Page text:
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ELEMENTARY HEALTH AND PHYSICAL EDUCATION

The best curriculums like the best teachers are those that can match learning experiences; which are consistent with the teacher's values and beliefs (philosophy) to the needs of the students.

Let's face it, teachers' values and student needs do vary. Curricula are based on theory and not pedagogy. Curricula may vary many times over the next ten years.

The purpose of this site is to provide general information about what I feel will and should influence your Elementary Health and Physical Education Curriculum. Then, I wish to challenge you to develop a curriculum that will meet the needs of your students.


"Ten years from now, the question will not be whether physical activity and health education are important, but WHERE and HOW children should be involved."

STANDARDS AND GOALS

DEFINITIONS

STANDARDS are clear and specific statements that communicate to students, teachers, and parents exactly what is expected for students to learn.

PHILOSOPHY is a statement of beliefs. In this particular case it is a statement about what we believe is important and what we want our students to learn.

GOALS are broad statements of what the state, school district, or school wants and expects its students to know and be able to do as a consequence of their elementary schooling. (Goals do not define student learning.)

BENCHMARKS are progress indicators that represent the attainment of certain skills at a particular grade level.

OUTCOMES This is where we stop defining and get to work. Too much terminology can confuse our purpose.

CURRICULUM DEVELOPMENT

DEFINITIONS


Curriculum is the framework of physical activities that will provide learning experiences for your students. Most physical education curriculums are comprised of units. Health education units are usually called content areas.

Units are a group of related activities. The activities may be developed around a theme such as throwing. The activities may be developed around a basic skill such as ball handling. The duration of a unit of instruction may be one to four weeks. Once content areas for health are determined the amount of emphasis depends upon the health needs and interests of the students.

Scope is the yearly content of a curriculum. It is the horizontal articulation of the curriculum. Basically this means there should be enough units so that students will learn about most of the available types of physical activity. In health education it means the difficulty or depth of the material to be covered throughout the grade levels.

Sequence is the order in which the units are presented. It is the vertical articulation of the curriculum. This order will insure that skill development is built on previously learned skills. In health education it is the grade level it is to be covered.

Balance is ensuring that all units have the correct amount of emphasis. A balanced curriculum will address all the goals and meet the needs of all the students.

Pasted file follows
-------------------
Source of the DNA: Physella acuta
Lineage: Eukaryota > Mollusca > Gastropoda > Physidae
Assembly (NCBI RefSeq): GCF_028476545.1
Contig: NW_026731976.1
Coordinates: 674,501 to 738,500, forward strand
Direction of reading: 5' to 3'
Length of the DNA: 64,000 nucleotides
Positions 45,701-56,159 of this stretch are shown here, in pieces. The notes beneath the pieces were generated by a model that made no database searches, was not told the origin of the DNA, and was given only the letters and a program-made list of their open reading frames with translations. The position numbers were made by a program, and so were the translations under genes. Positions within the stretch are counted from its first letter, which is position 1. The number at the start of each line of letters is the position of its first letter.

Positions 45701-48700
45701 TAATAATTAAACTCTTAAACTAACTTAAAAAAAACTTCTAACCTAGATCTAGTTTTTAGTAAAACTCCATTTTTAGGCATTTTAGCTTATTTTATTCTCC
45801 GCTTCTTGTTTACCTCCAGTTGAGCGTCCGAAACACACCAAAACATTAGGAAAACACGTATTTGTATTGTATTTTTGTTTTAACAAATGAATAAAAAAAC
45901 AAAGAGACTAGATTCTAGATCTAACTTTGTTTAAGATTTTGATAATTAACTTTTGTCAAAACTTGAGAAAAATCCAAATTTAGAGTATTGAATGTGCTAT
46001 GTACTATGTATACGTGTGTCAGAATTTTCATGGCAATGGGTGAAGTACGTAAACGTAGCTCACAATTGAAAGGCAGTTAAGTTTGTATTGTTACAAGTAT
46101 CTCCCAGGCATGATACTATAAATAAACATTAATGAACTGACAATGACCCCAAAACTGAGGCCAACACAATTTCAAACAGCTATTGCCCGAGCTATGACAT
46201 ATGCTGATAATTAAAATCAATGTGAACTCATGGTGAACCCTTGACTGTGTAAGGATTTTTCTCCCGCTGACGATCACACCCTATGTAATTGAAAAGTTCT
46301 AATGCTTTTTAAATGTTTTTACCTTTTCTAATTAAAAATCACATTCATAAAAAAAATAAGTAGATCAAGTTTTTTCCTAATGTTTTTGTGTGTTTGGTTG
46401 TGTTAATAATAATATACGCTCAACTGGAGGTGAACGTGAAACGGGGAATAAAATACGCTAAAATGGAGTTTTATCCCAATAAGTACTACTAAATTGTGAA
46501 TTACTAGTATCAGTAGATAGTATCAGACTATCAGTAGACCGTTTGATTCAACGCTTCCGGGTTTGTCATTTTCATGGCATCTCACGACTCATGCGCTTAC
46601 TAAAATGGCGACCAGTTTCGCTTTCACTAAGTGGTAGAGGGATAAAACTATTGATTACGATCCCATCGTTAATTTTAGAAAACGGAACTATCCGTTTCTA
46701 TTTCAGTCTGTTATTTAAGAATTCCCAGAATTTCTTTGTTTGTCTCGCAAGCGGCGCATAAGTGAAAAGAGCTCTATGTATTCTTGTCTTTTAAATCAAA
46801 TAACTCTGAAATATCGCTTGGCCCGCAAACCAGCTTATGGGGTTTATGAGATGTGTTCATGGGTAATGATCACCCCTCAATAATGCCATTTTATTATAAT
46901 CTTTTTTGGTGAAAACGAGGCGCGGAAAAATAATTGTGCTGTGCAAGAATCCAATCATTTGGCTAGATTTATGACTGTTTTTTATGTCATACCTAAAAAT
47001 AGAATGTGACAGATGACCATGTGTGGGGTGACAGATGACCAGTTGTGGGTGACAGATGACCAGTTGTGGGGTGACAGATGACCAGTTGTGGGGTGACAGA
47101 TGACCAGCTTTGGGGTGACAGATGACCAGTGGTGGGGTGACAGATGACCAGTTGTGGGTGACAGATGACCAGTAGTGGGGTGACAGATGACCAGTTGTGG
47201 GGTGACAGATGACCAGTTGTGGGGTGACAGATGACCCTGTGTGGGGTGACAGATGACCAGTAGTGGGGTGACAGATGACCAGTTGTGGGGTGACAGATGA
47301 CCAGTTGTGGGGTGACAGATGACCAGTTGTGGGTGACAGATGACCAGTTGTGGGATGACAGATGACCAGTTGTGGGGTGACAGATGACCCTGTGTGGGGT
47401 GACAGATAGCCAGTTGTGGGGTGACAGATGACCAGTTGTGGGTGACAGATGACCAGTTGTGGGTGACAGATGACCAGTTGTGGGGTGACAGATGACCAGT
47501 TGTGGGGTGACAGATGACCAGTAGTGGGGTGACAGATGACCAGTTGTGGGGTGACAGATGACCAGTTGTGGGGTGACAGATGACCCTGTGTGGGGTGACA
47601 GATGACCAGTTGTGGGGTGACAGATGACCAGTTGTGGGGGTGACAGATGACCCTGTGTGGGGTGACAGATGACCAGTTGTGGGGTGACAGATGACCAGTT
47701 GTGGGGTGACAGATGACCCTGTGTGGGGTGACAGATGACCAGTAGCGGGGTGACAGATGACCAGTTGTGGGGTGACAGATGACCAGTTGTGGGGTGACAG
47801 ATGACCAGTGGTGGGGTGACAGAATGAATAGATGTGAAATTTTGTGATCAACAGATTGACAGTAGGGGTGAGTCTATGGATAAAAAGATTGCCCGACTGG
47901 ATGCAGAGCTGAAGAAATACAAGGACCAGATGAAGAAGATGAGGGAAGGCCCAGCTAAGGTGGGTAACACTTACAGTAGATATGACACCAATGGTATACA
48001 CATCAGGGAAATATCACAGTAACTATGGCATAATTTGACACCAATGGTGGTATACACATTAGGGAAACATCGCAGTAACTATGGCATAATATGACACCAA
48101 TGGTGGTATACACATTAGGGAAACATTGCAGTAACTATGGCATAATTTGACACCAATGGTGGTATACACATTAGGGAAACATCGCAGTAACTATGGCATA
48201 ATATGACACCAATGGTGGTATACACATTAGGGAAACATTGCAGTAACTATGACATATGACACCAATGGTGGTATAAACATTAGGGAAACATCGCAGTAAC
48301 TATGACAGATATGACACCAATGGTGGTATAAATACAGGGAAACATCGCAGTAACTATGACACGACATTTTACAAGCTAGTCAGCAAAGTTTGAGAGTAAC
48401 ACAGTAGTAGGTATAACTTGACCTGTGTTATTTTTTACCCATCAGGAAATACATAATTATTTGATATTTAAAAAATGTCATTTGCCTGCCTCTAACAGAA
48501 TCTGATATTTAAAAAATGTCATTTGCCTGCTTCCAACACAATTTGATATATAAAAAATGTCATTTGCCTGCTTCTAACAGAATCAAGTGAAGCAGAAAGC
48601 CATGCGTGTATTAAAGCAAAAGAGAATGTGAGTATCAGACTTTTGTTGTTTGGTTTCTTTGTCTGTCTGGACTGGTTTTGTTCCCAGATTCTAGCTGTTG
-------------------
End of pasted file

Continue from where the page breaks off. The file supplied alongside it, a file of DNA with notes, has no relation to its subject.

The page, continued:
ASSESSMENT PLANS


The role of assessment in the Health and Physical Education has four purposes:

  1. The teacher focuses on each individual student who might otherwise be neglected.
  2. The teacher receives necessary data that shows how the class as a whole is progressing.
  3. Valuable feedback on how you are doing as a teacher and how your curriculum is meeting the needs of every student.
  4. When designed and conducted appropriately, the assessment is a valuable teaching tool.


The primary goal of assessment should be seen as the enhancement of learning, rather than simply the documentation of learning.

Planning for Assessment
  1. Assess all three domains-cognitive, psychomotor, and affective.
  2. Assessment and instruction are linked. This allows the student and teachers not only to see that something has been learned but also to demonstrate it.
  3. The student is the primary client. The assessment should then be designed to improve performance, and not just to monitor it. There must be feedback to the student.
  4. Assessment is an ongoing part of teaching. It is not the end and it is not the afterthought.
  5. Assessment is comprised of meaningful and worthwhile tasks. Our assessment should support students' desire to learn.
Selecting Assessment Options
Teacher Observation-Was the skill performed correctly?
Peer Observation-With a partner I can provide feedback on a selected task.
Self-Assessment-Did I achieve this task and how could I improve on my performance?

Selecting Assessment Tools

Checklists-Most commonly used to assess skills.
Rubrics-Take time but indicate the quality of the task completed.
Portfolios-Keep them simple but include a variety of work completed such as videotapes. Student Displays-posters and bulletin boards.
Students may work in groups.
Students With Special Needs-use alternative assessments. Checklists could include social behavior. Rubrics should be extended to include more levels of development.

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